As her husband was conducting his research, Layton worked with the headmaster of the village school and familiarized herself with the Makushi, the largest indigenous group in the area. The question facing Layton was how an outsider could best address the issue of literacy.
Her answer was to focus on building school libraries. Since early 2005, four libraries -- three in classrooms and one for the public with internet access -- have been built in the village of Yupukari. Other villages expressed interest after seeing the first school library. Thanks to an Austin-based book donor, six other Rupupuni villages now have classroom libraries like Yupukari's. Thousands of English-language books, films and other supplies fill the shelves. Many of the books come from American public libraries that have discarded them through the weeding process.
So far, literacy has been defined as English-language literacy, given that English is the official language of Guyana and is used in classrooms. Makushi, the language of the indigenous majority in the Rupununi region, only recently has had a written language, and few Makushi speakers can read or write their language.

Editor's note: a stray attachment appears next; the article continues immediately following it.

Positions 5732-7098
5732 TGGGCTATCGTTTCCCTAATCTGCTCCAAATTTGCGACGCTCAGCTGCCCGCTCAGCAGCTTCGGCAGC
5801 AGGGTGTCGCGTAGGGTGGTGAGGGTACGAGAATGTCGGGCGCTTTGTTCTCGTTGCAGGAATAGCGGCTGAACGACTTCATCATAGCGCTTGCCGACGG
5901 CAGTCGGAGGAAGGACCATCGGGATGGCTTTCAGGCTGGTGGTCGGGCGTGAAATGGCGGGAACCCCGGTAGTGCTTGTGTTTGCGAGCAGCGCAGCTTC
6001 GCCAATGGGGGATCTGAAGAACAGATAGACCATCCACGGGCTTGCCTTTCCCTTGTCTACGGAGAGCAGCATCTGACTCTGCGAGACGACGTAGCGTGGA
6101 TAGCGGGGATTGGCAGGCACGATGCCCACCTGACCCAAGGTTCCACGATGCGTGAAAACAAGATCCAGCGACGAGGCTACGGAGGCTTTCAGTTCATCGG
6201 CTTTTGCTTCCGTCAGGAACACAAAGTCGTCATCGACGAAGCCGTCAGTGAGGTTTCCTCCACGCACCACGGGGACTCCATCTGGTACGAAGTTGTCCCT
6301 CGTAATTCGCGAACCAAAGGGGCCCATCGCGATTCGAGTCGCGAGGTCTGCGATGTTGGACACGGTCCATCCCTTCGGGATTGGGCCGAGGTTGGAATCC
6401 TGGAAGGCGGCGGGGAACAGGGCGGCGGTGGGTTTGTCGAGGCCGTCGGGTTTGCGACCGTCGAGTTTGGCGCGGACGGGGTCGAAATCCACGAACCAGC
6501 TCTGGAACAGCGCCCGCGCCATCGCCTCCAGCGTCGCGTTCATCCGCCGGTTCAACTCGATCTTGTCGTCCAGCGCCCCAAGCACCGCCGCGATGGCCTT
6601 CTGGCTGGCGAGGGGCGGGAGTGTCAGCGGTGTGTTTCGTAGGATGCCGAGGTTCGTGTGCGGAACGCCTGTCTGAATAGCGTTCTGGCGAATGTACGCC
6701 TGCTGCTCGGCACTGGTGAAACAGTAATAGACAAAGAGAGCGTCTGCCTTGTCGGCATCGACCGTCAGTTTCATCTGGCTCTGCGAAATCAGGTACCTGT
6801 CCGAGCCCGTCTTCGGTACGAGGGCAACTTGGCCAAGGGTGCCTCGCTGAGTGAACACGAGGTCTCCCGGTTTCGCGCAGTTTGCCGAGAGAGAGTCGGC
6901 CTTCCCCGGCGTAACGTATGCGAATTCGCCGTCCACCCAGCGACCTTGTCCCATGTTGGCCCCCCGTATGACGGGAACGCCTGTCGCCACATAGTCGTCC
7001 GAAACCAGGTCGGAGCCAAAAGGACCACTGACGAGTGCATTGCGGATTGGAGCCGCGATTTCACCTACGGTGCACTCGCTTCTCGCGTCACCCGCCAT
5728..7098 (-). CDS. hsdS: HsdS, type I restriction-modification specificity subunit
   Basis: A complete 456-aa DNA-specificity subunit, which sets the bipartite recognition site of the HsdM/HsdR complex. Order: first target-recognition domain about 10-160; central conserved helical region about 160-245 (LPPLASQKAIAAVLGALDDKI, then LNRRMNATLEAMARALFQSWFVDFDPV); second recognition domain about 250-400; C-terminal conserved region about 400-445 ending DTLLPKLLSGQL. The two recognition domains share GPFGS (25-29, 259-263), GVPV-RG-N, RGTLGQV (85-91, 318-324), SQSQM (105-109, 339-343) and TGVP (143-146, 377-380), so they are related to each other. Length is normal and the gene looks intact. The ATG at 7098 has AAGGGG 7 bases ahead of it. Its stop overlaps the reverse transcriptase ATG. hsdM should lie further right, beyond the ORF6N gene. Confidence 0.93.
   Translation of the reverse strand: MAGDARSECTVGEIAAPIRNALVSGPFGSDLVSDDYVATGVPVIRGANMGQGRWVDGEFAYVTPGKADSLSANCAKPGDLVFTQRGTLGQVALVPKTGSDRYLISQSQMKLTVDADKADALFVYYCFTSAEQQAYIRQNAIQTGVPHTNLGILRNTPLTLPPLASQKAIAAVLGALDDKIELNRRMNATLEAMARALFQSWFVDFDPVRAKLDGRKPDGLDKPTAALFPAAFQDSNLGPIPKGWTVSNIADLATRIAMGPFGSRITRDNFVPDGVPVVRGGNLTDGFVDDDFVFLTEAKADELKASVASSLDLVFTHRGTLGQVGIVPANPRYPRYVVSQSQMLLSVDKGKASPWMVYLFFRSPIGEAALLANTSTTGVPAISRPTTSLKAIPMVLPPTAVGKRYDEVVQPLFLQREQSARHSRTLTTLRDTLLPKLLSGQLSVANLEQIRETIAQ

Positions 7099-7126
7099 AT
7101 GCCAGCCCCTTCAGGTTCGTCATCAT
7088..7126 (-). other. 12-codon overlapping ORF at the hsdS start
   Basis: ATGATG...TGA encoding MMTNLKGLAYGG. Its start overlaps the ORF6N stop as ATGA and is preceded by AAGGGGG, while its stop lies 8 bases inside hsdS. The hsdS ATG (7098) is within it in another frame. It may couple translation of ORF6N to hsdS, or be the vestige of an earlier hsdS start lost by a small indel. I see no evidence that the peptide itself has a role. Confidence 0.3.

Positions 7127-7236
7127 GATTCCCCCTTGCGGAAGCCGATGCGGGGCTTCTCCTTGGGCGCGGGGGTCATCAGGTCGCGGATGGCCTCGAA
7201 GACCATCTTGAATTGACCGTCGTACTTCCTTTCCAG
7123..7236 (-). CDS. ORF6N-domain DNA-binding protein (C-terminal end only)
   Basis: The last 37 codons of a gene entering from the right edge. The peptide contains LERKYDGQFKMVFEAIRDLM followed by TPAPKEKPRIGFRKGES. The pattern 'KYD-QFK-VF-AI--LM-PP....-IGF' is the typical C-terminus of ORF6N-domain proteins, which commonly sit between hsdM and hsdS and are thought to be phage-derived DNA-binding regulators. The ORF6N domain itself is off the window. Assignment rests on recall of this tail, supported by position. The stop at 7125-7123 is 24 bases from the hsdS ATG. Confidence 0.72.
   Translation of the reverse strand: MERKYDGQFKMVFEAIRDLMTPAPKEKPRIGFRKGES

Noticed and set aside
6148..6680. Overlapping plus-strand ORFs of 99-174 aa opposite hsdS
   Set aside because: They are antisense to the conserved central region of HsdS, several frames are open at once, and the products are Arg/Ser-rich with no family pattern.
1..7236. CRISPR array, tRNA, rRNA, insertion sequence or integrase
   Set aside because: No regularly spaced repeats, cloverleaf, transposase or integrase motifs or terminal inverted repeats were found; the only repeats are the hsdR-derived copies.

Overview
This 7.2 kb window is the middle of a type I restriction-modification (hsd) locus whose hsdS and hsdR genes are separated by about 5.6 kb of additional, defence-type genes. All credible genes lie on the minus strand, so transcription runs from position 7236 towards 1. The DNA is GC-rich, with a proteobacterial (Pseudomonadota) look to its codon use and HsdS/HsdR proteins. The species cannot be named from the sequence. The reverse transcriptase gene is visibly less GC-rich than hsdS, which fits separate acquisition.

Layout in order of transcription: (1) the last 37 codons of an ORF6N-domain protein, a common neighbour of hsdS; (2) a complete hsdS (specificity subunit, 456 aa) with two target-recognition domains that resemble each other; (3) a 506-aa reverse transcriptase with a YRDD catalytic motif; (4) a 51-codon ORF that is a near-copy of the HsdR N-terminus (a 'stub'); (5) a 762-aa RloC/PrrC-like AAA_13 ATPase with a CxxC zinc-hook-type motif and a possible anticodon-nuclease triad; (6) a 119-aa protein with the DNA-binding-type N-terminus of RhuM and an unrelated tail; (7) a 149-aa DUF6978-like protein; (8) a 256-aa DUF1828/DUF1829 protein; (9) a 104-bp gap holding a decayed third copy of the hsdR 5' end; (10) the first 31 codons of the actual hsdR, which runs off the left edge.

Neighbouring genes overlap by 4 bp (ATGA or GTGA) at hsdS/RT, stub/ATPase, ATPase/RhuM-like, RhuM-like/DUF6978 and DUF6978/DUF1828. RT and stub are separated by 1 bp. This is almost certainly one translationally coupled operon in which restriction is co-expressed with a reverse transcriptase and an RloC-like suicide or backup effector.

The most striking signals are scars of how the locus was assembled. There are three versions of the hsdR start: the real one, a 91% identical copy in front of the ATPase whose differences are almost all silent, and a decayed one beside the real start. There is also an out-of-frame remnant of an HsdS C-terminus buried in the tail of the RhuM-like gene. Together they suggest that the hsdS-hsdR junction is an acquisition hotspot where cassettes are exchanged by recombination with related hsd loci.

The Rupununi Learners Foundation, the U.S. arm of the organization, is hoping to provide funding so that its Guyanese partner, Rupupuni Learners Inc., can develop a curriculum that includes instruction in Makushi as a written language for young students.
In addition to delivering books and school supplies, part of the project is to train village teachers to teach reading in English. The goal, Layton said, is to help the teachers improve their results by sending the books and supplies with accompanying training in using them effectively.
Rupununi Learners recently won a $25,000 prize that Washington University awards for social entrepreneurship and innovation. The organization's business plan is for a program in which students would pay to take part in web-based classes in a variety of disciplines, field projects in environmental studies and service learning in the form of teaching English as a second language. Several colleges are awaiting approval to send their students, and this year education students at Lesley University in Cambridge, Mass., are set to come to Guyana for this program.